And his aggressive style was also on show here, when he recently retweeted a US senator's threat to pull American troops from Kosovo unless it played ball.

Meanwhile, Grenell's own remarks were often retweeted by Donald Trump Jr., the son of US president Donald Trump, giving Grenell the air of a White House darling, who ought to be feared, in what some commentators have called "Trumpian diplomacy".

Grenell was from being Trump's most controversial EU envoy.

Gordon Sondland, Trump's ambassador to the European Union in Brussels, was, like the US president, a former tycoon with a string of sexual misconduct allegations to his name, who ended up in impeachment hearings over alleged blackmail of Ukrainian politicians.

David Cornstein, Trump's ambassador to Hungary, has praised the Hungarian prime minister's authoritarian vision of an "illiberal democracy".

"He [Trump] would love to have the [illiberal] situation that Viktor Orbán has [in Hungary]," Cornstein said.


"I do not comment on the ambassador's [Grenell's] statement on Twitter," German foreign ministry spokeswoman Maria Adebahr said on Monday, referring to Grenell's threat to keep up US "pressure" on issues such as Nord Stream 2.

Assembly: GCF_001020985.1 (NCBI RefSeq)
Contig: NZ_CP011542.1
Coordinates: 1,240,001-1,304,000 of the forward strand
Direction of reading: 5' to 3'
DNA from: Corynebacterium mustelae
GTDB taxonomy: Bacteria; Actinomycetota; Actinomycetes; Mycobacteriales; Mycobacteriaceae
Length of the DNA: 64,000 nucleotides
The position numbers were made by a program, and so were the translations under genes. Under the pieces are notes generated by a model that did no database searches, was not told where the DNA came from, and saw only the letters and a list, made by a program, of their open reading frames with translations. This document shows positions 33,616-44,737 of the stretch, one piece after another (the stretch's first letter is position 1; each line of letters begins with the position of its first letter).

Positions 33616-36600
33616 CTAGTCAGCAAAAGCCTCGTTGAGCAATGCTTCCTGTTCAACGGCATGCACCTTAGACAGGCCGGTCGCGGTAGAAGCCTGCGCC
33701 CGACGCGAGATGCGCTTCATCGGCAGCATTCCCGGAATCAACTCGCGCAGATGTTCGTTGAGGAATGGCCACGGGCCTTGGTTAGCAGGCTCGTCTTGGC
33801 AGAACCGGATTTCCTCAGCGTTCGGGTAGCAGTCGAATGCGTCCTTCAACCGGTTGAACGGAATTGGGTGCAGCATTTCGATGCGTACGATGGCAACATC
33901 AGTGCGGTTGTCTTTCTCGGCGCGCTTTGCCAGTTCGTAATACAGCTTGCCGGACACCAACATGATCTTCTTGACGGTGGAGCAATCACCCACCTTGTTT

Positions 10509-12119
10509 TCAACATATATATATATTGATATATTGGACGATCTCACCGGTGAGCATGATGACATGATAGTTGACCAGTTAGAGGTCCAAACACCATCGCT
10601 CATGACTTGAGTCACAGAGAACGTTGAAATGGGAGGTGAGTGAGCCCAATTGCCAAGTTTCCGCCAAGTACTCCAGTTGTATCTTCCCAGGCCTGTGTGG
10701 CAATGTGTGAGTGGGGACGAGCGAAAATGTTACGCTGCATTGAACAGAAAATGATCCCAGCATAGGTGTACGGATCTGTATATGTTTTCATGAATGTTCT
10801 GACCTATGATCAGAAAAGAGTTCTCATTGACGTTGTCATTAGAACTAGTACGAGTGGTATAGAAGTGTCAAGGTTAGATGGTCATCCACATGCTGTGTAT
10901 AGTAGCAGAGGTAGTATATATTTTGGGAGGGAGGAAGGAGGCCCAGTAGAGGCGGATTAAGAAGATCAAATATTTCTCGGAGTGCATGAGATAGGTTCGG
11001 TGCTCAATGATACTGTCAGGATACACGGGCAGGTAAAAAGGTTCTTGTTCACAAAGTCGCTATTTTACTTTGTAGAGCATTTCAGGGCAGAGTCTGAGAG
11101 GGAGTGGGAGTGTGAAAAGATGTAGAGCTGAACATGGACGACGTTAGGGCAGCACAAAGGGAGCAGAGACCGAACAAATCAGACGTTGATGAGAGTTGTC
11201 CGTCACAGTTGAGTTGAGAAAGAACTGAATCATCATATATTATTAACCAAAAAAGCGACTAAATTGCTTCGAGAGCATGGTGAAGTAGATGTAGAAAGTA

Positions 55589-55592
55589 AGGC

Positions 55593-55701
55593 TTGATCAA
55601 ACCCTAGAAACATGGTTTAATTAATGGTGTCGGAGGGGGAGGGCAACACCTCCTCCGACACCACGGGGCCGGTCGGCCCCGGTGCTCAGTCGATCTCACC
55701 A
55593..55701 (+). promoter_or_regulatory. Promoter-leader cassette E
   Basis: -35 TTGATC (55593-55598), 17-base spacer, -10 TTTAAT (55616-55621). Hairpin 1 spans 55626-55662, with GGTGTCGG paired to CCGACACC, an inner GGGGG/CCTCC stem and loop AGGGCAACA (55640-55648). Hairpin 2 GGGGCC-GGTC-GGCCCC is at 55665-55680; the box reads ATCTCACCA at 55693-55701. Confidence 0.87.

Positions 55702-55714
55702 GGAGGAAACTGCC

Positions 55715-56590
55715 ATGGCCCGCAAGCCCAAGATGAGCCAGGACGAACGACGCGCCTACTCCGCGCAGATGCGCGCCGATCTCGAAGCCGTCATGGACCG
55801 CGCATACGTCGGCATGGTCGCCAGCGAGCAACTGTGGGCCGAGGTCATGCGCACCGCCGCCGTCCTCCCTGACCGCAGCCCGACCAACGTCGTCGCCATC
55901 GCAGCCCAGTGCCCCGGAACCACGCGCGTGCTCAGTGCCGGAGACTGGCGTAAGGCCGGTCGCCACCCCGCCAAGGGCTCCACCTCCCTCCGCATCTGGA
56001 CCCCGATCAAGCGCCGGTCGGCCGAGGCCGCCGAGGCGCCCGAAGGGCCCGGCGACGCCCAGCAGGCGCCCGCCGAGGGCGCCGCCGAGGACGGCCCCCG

But the German and wider EU public did comment on Trumpian diplomacy when asked by US pollster The Pew Research Centre last year.

Just 39 percent of people in Germany approved of the US in general and fewer than half did so in France, the Netherlands, and Sweden.

And only 13 percent of Germans trusted Trump personally - a lower rating than those of the Chinese and Russian leaders, and far from the 86-percent approval of former US president Barack Obama.

"We are in discussion with American partners - as you know - on a great many topics. There are topics on which we speak and work together in deep transatlantic friendship," the German foreign ministry spokeswoman said on Monday.

She spoke as US voters prepared to decide whether they wanted four more years of Trumpism in upcoming elections, with Grenell to take part in Trump's campaign team.

"There are other issues where there may be different views [between the US and Germany]. It will remain so in a long partnership," Germany's spokeswoman said.